“ We are immersed in beauty. “
One of my favorite places in the world is Cannon Beach, Or and majestic Haystack Rock.
The huge rock on the Pacific Coast has been there for centuries. Different kinds of birds will nest at the top of the rock. At the bottom, there are tide pools with all kinds of crustaceans to discover. Each tide pool is a universe unto itself.
This year, I discovered to my shock and sorrow that Haystack Rock is slowly crumbling. Pieces of the rock are literally falling off, some the size of cars. According to an article published in The Oregonian Haystack Rock will be eroded away during the next 3000 years.
There isn’t a great sense of urgency about this; maybe it’s another form of “ don’t worry, we’ll all be dead by then.”
Some manifestations of conservative Christian theology have asserted that the physical life is not important but it’s the spiritual life that counts. People aren’t encouraged to form an attachment to the natural world, rather the focus is upon the spirit, the realm of God. There are, of course, religious communities where there is emphasis upon the earth and upon life in the here and now. These communities would do whatever is possible to remain connected to the earth and to nature. As Rachel Carson put it years ago
“ Those who contemplate the beauty of the earth find reserves of strength that will endure as long as life lasts. ( Climate Church, Climate World, P. 123 )
The story of the earth and its climate, thus far, has been marked and ravaged by exploitation. Raging fires in the Amazon, mining on sensitive federal lands, pipelines traversing delicate ecosystems-all in the name of financial profit-does not model appropriate stewardship in order to promote sustainability for all life.
What would it be like if the faith community, including the liberal faith community aggressively confronted the climate crisis ?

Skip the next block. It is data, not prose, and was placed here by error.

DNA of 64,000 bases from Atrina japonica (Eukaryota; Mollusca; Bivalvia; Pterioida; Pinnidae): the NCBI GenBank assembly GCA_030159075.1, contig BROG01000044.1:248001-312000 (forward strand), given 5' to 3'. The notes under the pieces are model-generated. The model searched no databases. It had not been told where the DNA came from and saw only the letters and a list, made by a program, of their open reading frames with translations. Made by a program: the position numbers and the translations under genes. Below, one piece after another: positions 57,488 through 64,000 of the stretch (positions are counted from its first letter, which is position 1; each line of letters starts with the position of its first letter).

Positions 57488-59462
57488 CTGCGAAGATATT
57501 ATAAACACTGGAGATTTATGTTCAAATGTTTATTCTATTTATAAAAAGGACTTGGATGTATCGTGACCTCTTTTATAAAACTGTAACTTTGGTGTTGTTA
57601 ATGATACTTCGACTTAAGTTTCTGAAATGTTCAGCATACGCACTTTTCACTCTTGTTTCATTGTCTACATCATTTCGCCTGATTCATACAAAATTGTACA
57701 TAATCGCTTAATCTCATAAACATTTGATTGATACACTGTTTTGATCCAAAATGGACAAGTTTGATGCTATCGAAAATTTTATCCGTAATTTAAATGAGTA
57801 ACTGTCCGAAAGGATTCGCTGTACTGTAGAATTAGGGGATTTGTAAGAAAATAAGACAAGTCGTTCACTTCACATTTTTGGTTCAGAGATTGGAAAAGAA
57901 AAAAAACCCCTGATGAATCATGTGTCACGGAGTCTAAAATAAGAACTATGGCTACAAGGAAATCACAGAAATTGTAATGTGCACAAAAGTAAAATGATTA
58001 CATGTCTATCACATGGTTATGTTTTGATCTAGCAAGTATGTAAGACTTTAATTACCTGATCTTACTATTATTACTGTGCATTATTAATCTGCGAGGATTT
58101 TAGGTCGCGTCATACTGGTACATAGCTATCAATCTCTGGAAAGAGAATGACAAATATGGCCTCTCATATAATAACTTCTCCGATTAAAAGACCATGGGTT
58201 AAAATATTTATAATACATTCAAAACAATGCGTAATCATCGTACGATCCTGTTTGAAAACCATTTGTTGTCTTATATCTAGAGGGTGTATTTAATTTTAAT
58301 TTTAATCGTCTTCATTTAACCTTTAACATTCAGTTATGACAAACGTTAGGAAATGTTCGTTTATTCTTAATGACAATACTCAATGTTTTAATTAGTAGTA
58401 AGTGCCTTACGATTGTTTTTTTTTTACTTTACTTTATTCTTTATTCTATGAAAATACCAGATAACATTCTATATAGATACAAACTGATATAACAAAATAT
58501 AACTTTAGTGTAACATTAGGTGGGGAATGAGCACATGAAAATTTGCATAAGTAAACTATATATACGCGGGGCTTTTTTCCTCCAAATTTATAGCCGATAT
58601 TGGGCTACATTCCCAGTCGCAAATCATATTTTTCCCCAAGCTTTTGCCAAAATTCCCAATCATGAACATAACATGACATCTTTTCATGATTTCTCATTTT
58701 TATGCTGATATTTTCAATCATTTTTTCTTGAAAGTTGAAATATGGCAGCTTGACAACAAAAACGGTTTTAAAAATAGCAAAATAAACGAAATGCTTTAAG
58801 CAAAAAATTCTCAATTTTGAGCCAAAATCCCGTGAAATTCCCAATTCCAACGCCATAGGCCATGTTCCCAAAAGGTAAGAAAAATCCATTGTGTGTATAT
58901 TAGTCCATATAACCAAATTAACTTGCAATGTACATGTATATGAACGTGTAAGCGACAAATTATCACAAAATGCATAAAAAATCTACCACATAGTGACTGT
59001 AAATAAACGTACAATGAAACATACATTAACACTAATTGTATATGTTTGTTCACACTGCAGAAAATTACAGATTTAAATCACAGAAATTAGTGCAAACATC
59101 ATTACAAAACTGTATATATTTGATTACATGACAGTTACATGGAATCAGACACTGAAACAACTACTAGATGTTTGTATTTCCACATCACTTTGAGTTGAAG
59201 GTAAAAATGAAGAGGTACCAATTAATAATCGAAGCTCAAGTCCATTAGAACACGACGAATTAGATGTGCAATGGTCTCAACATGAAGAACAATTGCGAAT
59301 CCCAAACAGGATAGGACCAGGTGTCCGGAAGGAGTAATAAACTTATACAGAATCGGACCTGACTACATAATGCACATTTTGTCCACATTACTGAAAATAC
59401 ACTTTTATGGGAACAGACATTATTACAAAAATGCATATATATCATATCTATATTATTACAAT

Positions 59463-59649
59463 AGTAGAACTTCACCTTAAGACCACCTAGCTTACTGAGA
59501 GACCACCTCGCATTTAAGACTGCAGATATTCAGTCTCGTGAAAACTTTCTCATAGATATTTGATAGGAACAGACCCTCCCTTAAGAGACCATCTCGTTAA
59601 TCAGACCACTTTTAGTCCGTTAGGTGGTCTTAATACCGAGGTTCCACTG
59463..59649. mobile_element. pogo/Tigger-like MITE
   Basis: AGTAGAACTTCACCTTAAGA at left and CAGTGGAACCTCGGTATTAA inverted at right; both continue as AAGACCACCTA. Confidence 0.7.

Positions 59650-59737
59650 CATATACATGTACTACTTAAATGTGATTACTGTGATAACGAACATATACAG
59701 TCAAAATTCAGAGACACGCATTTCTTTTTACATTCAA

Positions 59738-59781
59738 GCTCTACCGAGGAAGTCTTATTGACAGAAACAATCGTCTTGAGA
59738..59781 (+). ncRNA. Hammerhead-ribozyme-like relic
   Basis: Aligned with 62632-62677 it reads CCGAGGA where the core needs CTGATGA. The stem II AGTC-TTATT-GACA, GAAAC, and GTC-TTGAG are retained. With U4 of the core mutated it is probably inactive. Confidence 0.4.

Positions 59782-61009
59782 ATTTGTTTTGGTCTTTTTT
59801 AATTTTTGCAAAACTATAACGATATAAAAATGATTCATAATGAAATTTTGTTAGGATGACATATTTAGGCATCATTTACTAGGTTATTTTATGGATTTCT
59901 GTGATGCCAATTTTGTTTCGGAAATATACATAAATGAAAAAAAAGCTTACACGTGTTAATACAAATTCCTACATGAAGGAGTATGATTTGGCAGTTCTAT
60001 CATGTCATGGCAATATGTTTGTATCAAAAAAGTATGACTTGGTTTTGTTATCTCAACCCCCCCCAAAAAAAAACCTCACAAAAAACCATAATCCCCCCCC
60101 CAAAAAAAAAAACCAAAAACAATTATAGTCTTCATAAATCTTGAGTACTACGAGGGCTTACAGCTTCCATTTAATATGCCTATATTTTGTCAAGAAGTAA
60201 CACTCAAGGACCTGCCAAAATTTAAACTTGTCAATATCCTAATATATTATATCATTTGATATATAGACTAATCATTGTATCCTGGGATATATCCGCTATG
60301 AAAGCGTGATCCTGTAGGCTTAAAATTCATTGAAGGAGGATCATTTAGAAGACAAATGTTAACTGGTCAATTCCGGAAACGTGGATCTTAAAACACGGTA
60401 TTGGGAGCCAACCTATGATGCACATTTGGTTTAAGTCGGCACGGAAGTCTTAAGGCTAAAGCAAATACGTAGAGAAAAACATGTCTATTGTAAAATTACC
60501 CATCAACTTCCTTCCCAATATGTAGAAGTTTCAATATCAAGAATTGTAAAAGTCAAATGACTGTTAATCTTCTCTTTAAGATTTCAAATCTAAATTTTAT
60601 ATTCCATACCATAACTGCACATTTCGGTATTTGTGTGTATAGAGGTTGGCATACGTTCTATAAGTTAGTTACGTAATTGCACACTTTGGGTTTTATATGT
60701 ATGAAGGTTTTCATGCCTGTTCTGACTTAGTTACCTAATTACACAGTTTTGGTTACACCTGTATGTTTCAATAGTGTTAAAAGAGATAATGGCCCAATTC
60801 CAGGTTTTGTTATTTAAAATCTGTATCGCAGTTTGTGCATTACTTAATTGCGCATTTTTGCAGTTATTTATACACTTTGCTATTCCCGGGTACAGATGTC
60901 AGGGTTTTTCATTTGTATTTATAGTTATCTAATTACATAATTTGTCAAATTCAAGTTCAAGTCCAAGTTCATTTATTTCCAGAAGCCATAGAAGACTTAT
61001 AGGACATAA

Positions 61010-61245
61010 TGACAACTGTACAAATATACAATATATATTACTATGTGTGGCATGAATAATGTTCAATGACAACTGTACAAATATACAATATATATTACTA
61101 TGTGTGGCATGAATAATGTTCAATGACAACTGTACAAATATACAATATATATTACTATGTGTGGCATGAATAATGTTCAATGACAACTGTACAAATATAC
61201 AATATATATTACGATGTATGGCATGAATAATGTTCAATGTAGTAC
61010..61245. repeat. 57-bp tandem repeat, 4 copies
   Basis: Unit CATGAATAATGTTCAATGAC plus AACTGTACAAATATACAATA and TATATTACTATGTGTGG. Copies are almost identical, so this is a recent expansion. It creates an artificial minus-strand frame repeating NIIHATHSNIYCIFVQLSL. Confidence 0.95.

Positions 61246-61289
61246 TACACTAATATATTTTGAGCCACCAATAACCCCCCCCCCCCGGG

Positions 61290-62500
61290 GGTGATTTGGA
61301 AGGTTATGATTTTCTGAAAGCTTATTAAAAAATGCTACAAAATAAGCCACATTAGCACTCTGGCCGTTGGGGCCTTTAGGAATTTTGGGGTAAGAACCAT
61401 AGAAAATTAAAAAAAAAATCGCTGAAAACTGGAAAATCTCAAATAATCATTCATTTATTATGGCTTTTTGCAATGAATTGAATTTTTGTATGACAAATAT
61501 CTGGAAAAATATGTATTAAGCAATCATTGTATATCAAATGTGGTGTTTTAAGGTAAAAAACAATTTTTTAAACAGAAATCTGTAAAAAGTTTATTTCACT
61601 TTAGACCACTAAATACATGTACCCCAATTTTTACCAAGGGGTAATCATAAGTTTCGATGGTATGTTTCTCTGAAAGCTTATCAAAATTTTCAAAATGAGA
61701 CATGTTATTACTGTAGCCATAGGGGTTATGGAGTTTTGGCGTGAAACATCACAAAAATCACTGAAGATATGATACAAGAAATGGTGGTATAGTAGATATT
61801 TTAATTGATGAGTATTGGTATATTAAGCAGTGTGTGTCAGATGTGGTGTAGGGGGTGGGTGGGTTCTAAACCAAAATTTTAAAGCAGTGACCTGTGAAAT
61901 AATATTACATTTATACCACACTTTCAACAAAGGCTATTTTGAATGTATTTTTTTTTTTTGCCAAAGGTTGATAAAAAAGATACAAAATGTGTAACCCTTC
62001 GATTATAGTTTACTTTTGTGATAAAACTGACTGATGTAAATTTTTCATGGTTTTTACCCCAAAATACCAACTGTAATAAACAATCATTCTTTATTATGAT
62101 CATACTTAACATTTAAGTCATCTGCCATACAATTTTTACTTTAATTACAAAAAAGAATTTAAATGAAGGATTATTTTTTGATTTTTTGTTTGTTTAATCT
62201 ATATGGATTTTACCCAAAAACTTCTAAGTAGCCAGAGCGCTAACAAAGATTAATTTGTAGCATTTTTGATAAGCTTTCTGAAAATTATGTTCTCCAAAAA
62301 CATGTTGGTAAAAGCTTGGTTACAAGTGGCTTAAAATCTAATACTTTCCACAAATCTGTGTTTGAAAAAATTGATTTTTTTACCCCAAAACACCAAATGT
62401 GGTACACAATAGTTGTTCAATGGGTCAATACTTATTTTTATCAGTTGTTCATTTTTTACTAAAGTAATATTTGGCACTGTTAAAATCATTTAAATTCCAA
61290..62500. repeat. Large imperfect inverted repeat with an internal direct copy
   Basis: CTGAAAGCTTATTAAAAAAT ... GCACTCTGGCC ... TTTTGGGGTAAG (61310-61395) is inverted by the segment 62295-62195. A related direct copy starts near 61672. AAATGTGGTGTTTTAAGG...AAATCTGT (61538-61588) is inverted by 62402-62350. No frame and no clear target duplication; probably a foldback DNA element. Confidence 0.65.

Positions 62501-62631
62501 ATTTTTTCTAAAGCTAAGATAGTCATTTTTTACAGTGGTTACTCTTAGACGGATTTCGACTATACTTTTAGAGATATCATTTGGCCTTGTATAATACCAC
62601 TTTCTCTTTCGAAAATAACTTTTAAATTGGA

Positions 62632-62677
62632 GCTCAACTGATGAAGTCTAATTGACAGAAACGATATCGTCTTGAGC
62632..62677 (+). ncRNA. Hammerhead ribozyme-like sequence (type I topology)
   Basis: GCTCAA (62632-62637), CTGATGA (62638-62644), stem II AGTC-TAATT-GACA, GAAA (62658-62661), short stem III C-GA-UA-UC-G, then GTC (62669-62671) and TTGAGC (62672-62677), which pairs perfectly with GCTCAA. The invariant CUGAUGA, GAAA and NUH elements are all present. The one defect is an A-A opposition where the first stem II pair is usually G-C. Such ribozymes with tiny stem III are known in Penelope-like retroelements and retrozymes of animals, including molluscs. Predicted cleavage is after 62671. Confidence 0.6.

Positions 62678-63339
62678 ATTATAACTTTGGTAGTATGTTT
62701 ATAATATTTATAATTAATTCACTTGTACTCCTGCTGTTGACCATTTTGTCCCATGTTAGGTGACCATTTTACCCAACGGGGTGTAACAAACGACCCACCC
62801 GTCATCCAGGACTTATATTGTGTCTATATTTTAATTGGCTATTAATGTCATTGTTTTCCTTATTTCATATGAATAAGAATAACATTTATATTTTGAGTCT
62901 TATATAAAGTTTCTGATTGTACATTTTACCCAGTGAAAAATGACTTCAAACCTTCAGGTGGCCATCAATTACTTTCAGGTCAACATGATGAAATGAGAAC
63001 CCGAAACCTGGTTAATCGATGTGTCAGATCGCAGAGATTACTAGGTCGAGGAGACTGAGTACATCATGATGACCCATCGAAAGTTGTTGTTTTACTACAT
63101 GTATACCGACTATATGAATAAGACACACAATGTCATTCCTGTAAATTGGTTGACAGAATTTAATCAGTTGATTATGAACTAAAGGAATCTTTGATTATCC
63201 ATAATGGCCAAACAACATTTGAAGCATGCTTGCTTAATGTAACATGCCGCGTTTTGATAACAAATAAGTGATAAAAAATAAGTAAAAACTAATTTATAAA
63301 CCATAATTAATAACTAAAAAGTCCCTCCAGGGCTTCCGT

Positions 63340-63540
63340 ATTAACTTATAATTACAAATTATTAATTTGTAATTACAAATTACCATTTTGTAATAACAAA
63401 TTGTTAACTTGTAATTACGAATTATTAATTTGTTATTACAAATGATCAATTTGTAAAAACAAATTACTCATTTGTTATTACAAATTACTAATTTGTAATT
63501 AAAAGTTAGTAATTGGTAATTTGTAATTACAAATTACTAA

There have been hits and misses in this game. A prominent church in Houston, TX plans to install solar panels on its roof to generate power and to promote self-sufficiency. They are turned down by the city due to zoning regulations.
Another church in Maryland ( Suburban Washington, D.C. ) follows the same proposal, installs solar panels on its roof, becomes sustainable and now sells excess power generated back to the utility. University Park Solarwww.universityparksolar.com
Six years ago, the New England Regional Environmental Ministries ( NEREM ) convened a “ Climate Revival “ in downtown Boston, Ma on the common involving twenty-two denominations. Over 600 people attended the gathering. This event provides a powerful model for house of worship in any town or city to lead on climate action ( Climate Church, Climate World, P. 108 ).
Of course, there will be those who say this type of action is far too political. As Jim Antal reminds us:
“ Political” refers to the way a government shapes a society; “ partisan “ means one- sided, focused upon the values of one part of society. That’s a distinction that everyone of our congregations needs to understand, especially now, since climate change affects us all. ( P. 105)
All of us, including the religious community, can write a new story regarding a restored and sustainable earth. We can live into a new story, a new reality where photo carbon emissions will be reduced, where water and air quality will be improved and where the dramatic changes in temperature, water levels etc. will be minimized.
Louisa Mae Alcott said:
“ I’m not afraid of storms, because I’m learning to steer my ship. “
A new story can be realized. Will we have the character and the courage to make it happen ?
May It Be So.